By Caroline Reid-Watts, Financial Planning Executive at Montgomery Charles
Death can be a tricky subject to broach, so we’re just going to dive right in here and talk about it, and what happens afterwards (in a strictly non-spiritual sense!).
Have a think: What do you want to happen to your money when you die? Who do you want to see wearing your jewellery, checking the time on your watch, admiring your carefully chosen paintings?
You might have thought a little about what happens to your possessions when you’re no longer around, you might have a very good idea of who should inherit what. You might not have considered it at all and feel like it can all be sorted out when you’re gone.
The important thing is to write a valid will, this will allow you to decide what happens before you die, and allows your heirs to make decisions after you die.
Everything you leave when you die is known as your estate, you might not think this amounts to such a huge sum but when you add the value of your bank accounts, investments, cars, belongings and your house it soon adds up.
What’s in a Will
If you write a will you can do whatever you like, you can leave everything you own to the cat if you wish. Although, you should know, wills can be disputed through the courts if you’ve failed to make reasonable provision for somebody important.
Interestingly, after a death, if all the people who are inheriting under a will agree to change it, the change can be implemented.
If you don’t write a will, on your death you will be “intestate” and your estate will be subject to the “laws of intestacy” – these have never been disputed successfully; in court or anywhere else.
Briefly, these rules pass the first £250,000 of your estate to your spouse and split the remaining estate between your spouse and your children.
If you’re not married everything is split between your children. If you don’t have any children everything is passed to your spouse.
If you have neither living children or spouse there is a strict hierarchy of
then your parents,
then half siblings,
then uncles and aunts,
then half uncles and aunts who will inherit your estate.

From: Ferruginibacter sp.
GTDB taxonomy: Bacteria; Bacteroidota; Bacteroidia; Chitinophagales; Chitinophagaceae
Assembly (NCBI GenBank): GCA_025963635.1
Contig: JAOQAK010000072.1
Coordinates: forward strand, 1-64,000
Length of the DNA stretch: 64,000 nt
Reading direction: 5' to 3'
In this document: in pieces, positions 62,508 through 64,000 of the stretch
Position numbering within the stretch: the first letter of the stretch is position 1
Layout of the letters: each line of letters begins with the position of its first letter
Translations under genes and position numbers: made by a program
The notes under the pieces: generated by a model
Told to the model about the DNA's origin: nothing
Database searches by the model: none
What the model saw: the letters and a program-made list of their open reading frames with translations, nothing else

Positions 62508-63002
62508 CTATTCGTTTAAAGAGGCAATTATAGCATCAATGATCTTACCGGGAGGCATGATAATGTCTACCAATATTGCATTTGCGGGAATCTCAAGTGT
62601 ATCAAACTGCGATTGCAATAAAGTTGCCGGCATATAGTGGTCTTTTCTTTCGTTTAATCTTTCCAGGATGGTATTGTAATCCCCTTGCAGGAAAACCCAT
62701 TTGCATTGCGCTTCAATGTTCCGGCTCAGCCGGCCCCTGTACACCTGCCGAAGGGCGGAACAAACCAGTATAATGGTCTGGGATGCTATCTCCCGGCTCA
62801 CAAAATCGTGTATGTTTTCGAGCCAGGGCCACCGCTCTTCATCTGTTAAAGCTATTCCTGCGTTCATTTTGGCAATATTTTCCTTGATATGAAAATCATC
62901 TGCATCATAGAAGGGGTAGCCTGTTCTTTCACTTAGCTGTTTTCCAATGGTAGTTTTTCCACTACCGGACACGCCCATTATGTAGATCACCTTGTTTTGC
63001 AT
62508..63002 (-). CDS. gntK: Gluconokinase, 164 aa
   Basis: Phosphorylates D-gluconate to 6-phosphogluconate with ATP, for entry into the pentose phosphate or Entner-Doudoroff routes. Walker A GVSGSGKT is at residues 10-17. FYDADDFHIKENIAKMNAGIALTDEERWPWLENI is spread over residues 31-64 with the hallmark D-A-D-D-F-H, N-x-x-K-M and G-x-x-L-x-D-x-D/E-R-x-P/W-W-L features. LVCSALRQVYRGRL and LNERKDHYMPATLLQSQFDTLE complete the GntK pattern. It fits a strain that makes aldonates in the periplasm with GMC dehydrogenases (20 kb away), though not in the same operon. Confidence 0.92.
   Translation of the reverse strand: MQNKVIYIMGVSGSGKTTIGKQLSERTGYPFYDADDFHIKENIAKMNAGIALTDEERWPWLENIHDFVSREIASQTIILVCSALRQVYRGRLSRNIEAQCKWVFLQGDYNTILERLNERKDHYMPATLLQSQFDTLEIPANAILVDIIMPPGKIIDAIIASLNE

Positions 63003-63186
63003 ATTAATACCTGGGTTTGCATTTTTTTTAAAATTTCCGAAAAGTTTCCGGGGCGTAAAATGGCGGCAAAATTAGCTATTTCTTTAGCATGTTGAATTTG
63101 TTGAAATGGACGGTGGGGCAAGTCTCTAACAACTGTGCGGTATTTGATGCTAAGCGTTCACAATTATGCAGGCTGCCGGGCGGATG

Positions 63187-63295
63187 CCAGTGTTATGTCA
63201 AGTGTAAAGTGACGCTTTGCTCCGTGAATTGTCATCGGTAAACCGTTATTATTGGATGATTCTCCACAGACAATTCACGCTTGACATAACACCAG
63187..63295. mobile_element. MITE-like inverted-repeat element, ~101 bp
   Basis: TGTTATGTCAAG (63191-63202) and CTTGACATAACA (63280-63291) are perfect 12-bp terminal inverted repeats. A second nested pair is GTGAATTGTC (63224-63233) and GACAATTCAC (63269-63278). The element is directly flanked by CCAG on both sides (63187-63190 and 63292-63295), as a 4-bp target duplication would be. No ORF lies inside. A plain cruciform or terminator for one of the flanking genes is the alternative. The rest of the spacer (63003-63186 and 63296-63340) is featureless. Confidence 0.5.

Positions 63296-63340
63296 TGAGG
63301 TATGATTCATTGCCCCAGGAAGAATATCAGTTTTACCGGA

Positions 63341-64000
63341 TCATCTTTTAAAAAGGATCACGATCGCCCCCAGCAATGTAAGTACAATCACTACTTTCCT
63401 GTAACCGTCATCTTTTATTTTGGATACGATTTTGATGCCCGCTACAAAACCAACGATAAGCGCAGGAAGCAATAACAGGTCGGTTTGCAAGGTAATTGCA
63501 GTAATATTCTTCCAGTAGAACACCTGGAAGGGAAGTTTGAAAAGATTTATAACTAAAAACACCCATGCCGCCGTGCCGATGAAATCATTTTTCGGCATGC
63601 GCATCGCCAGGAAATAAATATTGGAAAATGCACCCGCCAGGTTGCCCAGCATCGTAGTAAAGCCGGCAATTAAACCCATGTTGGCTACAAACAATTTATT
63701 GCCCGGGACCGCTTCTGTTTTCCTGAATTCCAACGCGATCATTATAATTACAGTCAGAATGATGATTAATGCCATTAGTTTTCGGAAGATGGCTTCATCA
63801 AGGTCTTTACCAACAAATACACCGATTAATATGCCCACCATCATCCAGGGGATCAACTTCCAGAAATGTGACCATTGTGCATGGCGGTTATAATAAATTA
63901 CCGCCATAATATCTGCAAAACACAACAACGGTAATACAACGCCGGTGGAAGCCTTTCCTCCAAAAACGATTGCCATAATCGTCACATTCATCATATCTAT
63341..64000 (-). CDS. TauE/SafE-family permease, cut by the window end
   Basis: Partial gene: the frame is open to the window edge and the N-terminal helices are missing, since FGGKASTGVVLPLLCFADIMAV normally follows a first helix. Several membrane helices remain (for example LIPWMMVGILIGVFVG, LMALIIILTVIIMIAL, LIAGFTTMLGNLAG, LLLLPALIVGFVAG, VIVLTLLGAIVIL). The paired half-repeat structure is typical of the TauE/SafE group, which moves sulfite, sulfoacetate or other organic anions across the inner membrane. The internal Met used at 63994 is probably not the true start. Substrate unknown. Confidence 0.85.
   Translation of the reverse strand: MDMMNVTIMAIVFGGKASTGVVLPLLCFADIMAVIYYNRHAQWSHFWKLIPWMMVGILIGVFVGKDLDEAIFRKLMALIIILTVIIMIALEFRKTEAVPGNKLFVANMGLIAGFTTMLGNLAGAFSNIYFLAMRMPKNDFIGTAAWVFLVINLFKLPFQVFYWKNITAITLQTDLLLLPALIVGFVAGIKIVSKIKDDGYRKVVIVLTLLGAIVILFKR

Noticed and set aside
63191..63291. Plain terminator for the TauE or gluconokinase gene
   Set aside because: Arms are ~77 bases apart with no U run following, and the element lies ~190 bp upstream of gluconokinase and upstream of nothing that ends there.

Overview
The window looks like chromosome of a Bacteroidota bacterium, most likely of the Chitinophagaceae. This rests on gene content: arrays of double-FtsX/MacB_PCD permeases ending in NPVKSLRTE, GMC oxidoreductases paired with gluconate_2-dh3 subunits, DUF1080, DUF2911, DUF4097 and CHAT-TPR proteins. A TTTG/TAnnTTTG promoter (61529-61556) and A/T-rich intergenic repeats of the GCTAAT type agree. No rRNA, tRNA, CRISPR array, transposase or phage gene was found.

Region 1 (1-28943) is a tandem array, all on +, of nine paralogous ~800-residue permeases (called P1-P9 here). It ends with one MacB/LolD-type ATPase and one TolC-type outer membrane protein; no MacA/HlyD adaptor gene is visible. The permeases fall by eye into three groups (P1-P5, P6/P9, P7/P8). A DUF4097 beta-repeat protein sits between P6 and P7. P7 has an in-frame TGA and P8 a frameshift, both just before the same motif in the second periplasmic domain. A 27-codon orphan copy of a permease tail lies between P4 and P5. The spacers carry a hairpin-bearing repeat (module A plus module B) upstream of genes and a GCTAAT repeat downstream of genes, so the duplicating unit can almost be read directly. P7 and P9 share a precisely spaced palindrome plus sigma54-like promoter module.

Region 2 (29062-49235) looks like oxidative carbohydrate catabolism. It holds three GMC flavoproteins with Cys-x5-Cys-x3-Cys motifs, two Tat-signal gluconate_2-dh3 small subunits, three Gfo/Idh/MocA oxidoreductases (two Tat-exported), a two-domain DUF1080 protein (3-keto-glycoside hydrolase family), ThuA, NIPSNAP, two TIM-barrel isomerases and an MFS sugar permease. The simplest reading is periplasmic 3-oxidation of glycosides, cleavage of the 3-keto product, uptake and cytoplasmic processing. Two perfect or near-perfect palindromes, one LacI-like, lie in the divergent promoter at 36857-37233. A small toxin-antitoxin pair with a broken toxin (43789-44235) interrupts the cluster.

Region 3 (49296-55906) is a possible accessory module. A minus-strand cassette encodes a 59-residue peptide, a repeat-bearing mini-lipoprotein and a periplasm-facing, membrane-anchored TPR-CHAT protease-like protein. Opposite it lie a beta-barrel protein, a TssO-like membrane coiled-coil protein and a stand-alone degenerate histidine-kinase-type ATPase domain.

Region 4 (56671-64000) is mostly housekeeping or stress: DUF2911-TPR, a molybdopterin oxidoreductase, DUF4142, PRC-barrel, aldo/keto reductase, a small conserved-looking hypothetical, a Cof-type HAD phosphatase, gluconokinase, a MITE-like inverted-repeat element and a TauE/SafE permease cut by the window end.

Failing any of these relatives your estate will pass to the crown.
We’re not joking, there is a government department who sells “bona vacantia” estates (quite literally vacant land), and the money goes to the government. Unless you’re in the Duchy of Cornwall, when it goes to Prince Charles; or the Duchy of Lancaster, when your money goes to the Queen.
Who inherits and who doesn’t?
Now, this is quite important:
Nowhere, on that list of relatives above, do you see step children.
You do see your parents, who might be old and paying care home fees, ahead of your brothers and sisters.
You see the half brother you’ve never met from your father’s first marriage ahead of the aunt who was like a second mother to you.
You also don’t see the special necklace being passed to your favourite niece, your grandad’s war medals being passed as your promised to your brother or that huge table you’ve been threatening not to leave to your nephew for the last 20 years as intended.
This is a little rose tinted glasses but the point is, these rules are absolute. If you die intestate there is no flexibility.
Rules is rules.
And how do you regain control?
Write a valid will.
It’s quite simple really, for a will to be valid these are the rules
- It must have been made voluntarily.
- It must be in writing
- You must have the mental capacity to make the will and understand the effect it will have
- It must be signed by the testator (you)
- It must be witnessed, signed and dated by two other “disinterested” people (not people who will inherit)
You can buy a will writing kit for about £10 on the high street or you can approach a solicitor, clearly a solicitor will cost more but you will have the peace of mind that the will is definitely valid.
It’s your estate
So you know what you need to do now, if you want to have a say in who inherits what, you need to write a valid will.
If you want your heirs to have a say in who inherits what, you need to write a valid will.
If you’re perfectly happy for your estate to be distributed according to the strict and unbending laws of intestacy, then don’t write a will… but if you change your mind; write a valid will.